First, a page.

Joshua Phelps, Features Editor

During a series of Mental Illness Awareness Week events that took place last week at the University of Missouri-St. Louis, a photography major and Artist Anonymous president held an event of her own and encouraged others to hula hoop with her.

“Hula hooping has saved my life,” said Dee Drenning, a senior and a Navy veteran of nearly 10 years.

Drenning held an event on the patio of the Millennial Student Center Oct. 7 encouraging students to hula hoop and had coloring books for students to destress during midterms. 

“A lot of people like to use coloring as a coping mechanism and to relax,” said Kayla Brown, an art major and transfer student. Brown was monitoring the booth with Drenning during the event.

With hula hoops being the main draw for the event, Drenning said she took up the hobby in 2014, one-year after she was sexually assaulted while serving as a translator and linguist for the Navy. 

“When I was in the military, I experienced sexual assault, and on the one-year anniversary of that, I decided to switch it up and take a bad memory and change it with a good memory,” Drenning said. “A week out, I bought a hula hoop and started learning how to hoop.”

Drenning mentioned seeing other women at festivals with hula hoops and said it would be a good hobby to pick up.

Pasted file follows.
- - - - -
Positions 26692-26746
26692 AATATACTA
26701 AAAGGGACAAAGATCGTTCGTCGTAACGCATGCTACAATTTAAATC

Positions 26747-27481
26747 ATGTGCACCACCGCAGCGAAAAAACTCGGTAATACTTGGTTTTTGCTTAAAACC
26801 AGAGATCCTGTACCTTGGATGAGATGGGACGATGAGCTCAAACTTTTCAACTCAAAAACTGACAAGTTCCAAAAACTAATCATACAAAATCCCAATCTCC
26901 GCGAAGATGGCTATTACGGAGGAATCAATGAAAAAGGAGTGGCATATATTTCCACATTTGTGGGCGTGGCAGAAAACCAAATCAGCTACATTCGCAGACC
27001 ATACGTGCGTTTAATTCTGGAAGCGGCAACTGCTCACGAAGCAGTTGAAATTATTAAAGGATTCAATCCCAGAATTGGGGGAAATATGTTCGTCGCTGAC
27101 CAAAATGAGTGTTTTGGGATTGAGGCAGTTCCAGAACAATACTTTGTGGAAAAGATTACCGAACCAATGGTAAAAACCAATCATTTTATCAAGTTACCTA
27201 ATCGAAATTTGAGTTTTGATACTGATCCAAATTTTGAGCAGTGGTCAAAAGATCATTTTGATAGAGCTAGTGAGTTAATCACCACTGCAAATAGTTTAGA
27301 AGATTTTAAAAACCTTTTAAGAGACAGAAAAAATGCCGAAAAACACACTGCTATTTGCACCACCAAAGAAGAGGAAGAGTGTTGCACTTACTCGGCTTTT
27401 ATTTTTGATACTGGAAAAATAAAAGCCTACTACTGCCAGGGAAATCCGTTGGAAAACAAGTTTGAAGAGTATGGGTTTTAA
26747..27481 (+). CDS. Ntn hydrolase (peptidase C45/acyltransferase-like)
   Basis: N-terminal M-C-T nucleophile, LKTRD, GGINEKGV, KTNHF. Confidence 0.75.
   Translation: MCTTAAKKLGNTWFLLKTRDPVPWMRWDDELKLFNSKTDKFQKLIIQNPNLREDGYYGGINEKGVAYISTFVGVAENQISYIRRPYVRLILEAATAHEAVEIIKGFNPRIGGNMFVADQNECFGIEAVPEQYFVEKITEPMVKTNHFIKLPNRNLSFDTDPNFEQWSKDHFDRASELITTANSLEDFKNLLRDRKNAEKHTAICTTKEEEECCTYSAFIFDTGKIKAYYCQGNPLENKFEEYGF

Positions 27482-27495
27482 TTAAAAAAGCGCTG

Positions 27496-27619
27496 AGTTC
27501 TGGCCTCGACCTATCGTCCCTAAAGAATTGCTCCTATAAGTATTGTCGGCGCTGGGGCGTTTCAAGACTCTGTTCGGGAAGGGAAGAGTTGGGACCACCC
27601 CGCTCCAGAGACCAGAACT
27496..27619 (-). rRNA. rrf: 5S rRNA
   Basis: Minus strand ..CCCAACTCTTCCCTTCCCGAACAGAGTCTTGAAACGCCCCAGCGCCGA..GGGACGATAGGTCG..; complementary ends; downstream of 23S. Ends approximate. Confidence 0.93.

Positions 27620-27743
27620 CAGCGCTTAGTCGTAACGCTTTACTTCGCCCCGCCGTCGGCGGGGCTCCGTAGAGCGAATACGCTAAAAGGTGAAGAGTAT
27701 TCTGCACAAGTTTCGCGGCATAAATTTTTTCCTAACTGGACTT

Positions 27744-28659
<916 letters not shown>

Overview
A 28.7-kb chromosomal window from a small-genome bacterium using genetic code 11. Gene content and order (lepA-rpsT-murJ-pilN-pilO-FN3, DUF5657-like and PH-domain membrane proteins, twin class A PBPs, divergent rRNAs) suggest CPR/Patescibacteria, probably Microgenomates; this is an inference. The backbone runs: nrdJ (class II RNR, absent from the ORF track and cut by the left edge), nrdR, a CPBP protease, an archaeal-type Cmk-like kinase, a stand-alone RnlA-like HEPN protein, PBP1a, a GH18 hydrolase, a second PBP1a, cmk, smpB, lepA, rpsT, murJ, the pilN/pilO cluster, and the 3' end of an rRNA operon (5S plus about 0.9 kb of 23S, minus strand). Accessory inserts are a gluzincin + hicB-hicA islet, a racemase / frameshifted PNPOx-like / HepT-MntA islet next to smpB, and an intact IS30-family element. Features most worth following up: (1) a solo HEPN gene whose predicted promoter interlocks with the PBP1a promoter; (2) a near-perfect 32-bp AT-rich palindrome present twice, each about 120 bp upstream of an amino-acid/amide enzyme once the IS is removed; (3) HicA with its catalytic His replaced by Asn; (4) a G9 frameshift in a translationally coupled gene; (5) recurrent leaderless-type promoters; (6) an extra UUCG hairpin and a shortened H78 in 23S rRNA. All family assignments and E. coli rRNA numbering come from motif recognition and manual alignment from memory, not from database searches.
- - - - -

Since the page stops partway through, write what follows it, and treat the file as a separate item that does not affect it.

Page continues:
“As an outlet, I needed that,” she said. Drenning added on top of the sexual assault, she was going through a bad relationship and didn’t know if she’d “make it out alive.” 

“With [hula] hooping, I met so many people that were encouraging me and kept me going,” Drenning said. “It gave me something to look forward to when I got home every day.”

“It kind of helped me identify who I am and what I wanted in life, and not to take crap from anybody or anything,” she added.

Now out of the military and living in St. Louis, Drenning said her hobby helps make her money and helps her get out there and link up with other people. “I’m working with all kinds of students and people in the community,” she said.

On top of being a student and Artist Anonymous president, Drenning also owns her own hula hoop business, Vodu Hoops, and teaches burlesque classes at the Saint Louis School of Burlesque and Variety.

“I wasn’t an artist before, I was a linguist and translator. Getting into this while I’m in school here has been really life changing and interesting,” Drenning said.

Artist Anonymous will be showing a movie at the Gallery 210 Oct. 17 and Oct. 18. The building is located next to the Metrolink station. The event is open to all students. For more information regarding times, message Artists Anonymous on Instagram at https://instagram.com/artistsanonymousstl/.

Additionally, the group will be hosting their semi-annual exhibition reception at the Express Scripts building Oct. 18 from 5 p.m. to 7 p.m. 

Readers can follow Drenning at https://instagram.com/hoopsiedee